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Time to salute Nelson for turning the tide with City

PUBLISHED: 12:01 17 March 2010 | UPDATED: 08:55 02 July 2010

David Cuffley

Half a dozen new signings took the field for Norwich City when their League One campaign kicked off with that fateful game against Colchester United. Now, with just 10 games to go and the Canaries poised to climb out of the third flight at the first time of asking, only two of the six summer recruits who experienced that crushing 7-1 defeat have survived as regular members of the starting eleven.

Half a dozen new signings took the field for Norwich City when their League One campaign kicked off with that fateful game against Colchester United.

Now, with just 10 games to go and the Canaries poised to climb out of the third flight at the first time of asking, only two of the six summer recruits who experienced that crushing 7-1 defeat have survived as regular members of the starting eleven.

The first is easy - Grant Holt became skipper under new manager Paul Lambert and has become arguably the single most influential player in City's revival, his 27 goals in all competitions putting him one goal per match away from equalling Terry Allcock's 1962-63 club record of 37 by the end of the season.

But it would have taken a brave fan to forecast which of the other five close season captures to figure in that opening day debacle would recover and ultimately cement a place in the side under Bryan Gunn's successor.

Two of them, winger Simon Whaley and goalkeeper Michael Theoklitos, were swiftly discarded from Lambert's plans and both have left Carrow Road in recent weeks after their contracts were terminated by mutual consent.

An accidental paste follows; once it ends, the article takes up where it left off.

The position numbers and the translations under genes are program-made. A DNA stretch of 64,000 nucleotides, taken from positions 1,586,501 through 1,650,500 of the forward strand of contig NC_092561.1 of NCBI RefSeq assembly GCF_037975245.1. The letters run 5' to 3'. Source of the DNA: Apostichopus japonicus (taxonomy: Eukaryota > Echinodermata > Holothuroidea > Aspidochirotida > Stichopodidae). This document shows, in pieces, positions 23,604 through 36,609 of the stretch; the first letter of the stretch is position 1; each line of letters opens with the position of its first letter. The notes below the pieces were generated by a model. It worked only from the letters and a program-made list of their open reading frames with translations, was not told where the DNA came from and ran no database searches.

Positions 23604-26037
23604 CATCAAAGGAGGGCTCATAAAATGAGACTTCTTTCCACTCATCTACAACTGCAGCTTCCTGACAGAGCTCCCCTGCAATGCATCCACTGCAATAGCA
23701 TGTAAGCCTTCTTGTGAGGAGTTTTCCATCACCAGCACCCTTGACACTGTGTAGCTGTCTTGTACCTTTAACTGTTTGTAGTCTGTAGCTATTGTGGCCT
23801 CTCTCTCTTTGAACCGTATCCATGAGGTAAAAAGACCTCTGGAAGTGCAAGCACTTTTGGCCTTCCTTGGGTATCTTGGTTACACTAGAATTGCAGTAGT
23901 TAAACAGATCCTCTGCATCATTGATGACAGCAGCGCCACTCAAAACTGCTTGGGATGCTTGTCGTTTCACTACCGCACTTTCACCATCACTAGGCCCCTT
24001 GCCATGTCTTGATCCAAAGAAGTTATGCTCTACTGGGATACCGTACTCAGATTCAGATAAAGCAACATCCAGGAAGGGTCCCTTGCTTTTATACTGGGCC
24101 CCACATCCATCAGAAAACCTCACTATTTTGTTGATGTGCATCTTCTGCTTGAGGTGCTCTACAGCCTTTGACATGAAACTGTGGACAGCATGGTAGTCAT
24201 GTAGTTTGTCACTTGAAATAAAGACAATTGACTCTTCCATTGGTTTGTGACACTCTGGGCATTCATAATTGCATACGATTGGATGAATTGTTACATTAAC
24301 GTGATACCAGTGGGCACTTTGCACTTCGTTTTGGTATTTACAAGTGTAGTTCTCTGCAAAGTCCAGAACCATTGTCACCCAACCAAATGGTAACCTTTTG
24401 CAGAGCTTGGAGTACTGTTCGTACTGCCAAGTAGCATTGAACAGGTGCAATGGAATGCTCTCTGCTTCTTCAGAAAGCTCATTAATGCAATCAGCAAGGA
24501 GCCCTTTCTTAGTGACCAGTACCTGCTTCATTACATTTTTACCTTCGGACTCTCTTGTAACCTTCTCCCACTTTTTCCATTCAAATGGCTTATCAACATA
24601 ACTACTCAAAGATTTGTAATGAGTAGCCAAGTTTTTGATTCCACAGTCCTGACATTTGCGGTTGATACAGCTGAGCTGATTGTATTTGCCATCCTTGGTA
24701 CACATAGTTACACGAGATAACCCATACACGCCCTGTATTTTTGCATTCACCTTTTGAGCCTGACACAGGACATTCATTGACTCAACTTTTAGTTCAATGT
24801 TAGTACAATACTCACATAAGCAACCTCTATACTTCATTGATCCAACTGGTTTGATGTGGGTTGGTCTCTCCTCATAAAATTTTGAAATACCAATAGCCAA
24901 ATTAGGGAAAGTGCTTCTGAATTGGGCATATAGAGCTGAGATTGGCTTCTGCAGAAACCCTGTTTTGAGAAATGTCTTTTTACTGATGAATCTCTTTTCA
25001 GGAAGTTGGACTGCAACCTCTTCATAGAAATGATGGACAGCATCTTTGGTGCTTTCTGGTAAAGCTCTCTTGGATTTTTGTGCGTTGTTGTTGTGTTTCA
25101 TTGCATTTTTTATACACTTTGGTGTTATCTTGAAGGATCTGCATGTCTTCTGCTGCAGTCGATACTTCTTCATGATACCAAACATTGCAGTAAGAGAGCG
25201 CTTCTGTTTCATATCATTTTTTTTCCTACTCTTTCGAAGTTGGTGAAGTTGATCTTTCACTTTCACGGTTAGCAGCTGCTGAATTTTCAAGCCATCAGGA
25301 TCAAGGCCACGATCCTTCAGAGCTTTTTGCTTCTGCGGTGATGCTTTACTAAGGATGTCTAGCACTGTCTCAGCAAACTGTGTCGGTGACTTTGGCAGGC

Two more, central midfield pair Matthew Gill and Owain Tudur Jones, have been largely sidelined by a combination of injuries and the form of others.

The luckless Gill was on the bench for 15 consecutive games until he was left out of the 18 at Huddersfield on Saturday, and he last saw meaningful first team action in the Boxing Day win over Millwall.

Tudur Jones returned from a month on loan at Yeovil keen to fight for a senior recall but, like Gill, found the queue for midfield places showed no sign of shortening.

All of which leaves Michael Nelson, the centre-half who arrived from Hartlepool - where he was well known to City's former assistant boss, Ian Butterworth - after cutting short his honeymoon at the end of June.

With the exception of Theoklitos, who was not given the opportunity to redeem himself at senior level but failed to inspire confidence in the reserves, Nelson was perhaps the player most criticised by fans after the Colchester game.

But Lambert clearly saw something in the robust centre-back and, when Michael Spillane was sent off in the Carling Cup tie against Sunderland, his one-match suspension provided another opening for Nelson.

Recalled against his former club at Victoria Park, Hartlepool, he scored with a spectacular bicycle kick in a 2-0 victory, had another goal inexplicably disallowed a week later against Walsall and, for three and a half matches, City did not concede a goal as Nelson's central defensive partnership with Danish signing Jens Berthel Askou blossomed.